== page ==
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The Craft Beer Industry Is Hopping Again After An Unprecedentedly Tough Year

After some major pandemic changes, breweries are prepped for a strong summer.

When the pandemic hit, craft breweries, like many other businesses, were faced with furloughing staff, shuttering their doors, and thinking of innovative ways to get their products out to the masses without being able to invite them indoors to drink or to do sample flights. According to the Brewers Association, independent breweries saw their numbers decline at least seven-to-eight percent in 2020. We spoke to craft brewers around the country about how they changed their business models throughout the pandemic...and which of those changes you can expect to see remain in play when you finally get back to visiting your favorite breweries.

“There was a lot of pivoting,” says Mike Roosevelt, owner and Chief Science Officer of The Alementary Brewing Co. in Hackensack, New Jersey: “We never even thought about having online shopping because the goal was always to get people in the tap room. All of a sudden, those goals changed. Then it was really about driving people to come to the online store to pick-up.”

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Peter Hoey, co-founder and brewmaster of Urban Roots Brewing in Sacramento, CA, says his brewery also made the shift quickly to online sales, but they also tried to figure out how to engage their customer base. “The key for us was keeping an ever-changing and exciting beer release schedule for a fresh look at our brand and offerings while at the same time keeping quality for every style we create very high,” says Hoey, who noted that at one point mid-pandemic, the company was releasing new beer every single week. "That’s what enabled us to bring staff back faster than many surrounding businesses. Together we developed meal ideas, beer promotions and other need-based solutions to increase business and get our team safely back to work.”

Others, like Rising Tide Brewing Company in Portland, ME, became restaurant overnights. The popular brewery in the East Bayside area of town had always been a destination for rotating food trucks, but due to the need to contact-trace guests, that wasn’t a feasible option. Rising Tide's Director of Business Operations and Owner Heather Sanborn credits this pivot for keeping them afloat. “We knew that he had lost millions of dollars in wedding bookings for the summer. [We partnered with Ryan Carey of Fire and Company, who] brought his wood-fired pizza oven and set it up in residence at Rising Tide. We shifted to table service as well. We haven’t served inside since last March." Now, Rising Tide has a "much more food and restaurant approach" than it ever had before.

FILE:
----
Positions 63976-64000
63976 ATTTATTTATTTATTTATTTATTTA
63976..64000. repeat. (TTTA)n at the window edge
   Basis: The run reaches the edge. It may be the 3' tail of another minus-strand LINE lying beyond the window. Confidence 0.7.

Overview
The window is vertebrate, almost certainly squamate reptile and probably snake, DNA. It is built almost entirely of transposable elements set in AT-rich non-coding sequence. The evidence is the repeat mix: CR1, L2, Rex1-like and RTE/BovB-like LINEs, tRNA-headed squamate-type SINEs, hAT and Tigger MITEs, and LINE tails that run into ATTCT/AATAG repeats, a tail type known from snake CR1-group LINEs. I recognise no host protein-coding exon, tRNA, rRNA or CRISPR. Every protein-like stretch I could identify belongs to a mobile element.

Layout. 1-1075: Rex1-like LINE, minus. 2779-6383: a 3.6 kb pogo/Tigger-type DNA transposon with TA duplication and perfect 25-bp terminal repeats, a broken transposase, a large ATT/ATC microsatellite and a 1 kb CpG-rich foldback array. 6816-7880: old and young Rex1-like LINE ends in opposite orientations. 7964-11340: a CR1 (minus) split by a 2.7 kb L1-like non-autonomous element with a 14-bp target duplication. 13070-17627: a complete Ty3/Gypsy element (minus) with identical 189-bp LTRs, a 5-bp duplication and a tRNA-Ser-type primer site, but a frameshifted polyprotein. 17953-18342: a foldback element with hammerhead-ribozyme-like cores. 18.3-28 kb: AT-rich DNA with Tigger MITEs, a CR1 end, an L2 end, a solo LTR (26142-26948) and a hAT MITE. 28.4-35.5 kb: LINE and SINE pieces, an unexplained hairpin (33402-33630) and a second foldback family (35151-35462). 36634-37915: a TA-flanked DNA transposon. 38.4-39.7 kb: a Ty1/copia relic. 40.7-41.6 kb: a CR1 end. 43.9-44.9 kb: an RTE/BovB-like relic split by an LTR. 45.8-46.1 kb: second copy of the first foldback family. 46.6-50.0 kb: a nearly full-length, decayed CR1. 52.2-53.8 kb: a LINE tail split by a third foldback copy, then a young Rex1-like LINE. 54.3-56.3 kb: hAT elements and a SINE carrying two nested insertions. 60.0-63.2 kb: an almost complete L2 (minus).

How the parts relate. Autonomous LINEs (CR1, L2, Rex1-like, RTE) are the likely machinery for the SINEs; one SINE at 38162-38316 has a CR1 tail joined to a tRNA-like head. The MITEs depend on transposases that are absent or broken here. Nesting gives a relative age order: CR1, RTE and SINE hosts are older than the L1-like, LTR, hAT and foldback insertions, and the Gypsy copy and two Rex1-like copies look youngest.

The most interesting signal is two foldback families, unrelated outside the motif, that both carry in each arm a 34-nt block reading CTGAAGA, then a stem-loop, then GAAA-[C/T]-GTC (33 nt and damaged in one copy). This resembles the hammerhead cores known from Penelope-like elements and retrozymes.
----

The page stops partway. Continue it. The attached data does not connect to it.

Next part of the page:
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Another solution to this out-of-nowhere hit? Breweries that previously weren’t selling their beers to retailers had to make that a part of their business model: “Distribution wasn’t a significant part of our business plan prior to the pandemic, but now we have personnel and infrastructure in place to sustain those sales while returning to normal operations in the restaurant,” Hoey explains.

Founder of Chula Vista Brewery Timothy Parker agrees.We’ve started canning and getting it out into stores and we’re approved to do shipping throughout the state of California,” he says. “We did have a slow-down because selling off the tap was taken away, so we had to get creative and find new streams of revenue." Now that things are slowly opening up again, Parker explains this new venture will continue to be an important part of the brewery's revenue. Most of the craft brewery reps Delish spoke to plan to (or already are) doing the same.

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Across the board, though, most of these craft breweries are also planning on keeping the new changes in place, even while restrictions about dining loosen up post-vaccine. For Rising Tide, that means outdoor dining on their expansive patio, for Alementary, a revamped biergarten, and a large biergarten and temporary outdoor dining space will now live in the parking at Urban Roots. But through all the struggles and changes, all the breweries remain focused on community. They brew special beers to give back or just making their breweries feel like a place where people can bond—even while social distancing.

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“Giving back to the community is part of our mission,” says Sanborn. “Maine Island Trail Ale, our seasonal session IPA, our biggest selling beer is back [for the season]. And we’re excited that we’re able to keep supporting the Maine Island Trail Association."

“Even during the pandemic we managed some philanthropic activities both on the National and local levels,” says Hoey. “Being a part of the community means participating in the community, so philanthropic activities have been and always will be core to what we are and what we do, even when times are tight.” (All the more reason to support your favorite local beer producers, huh?)

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And despite last year’s challenges, all the breweries are feeling pretty positive about what's to come in 2021. “I am entirely optimistic about the summer,” adds Sanborn. “I think people are going to want to travel. I think they are going to want to be social and drink beer and be together and have places where they can casually be together and I think breweries are the definition of that.”

“We are feeling optimistic about the summer,” agrees Roosevelt. “The last year has taught us how to be nimble and quickly adjust as circumstances change.”

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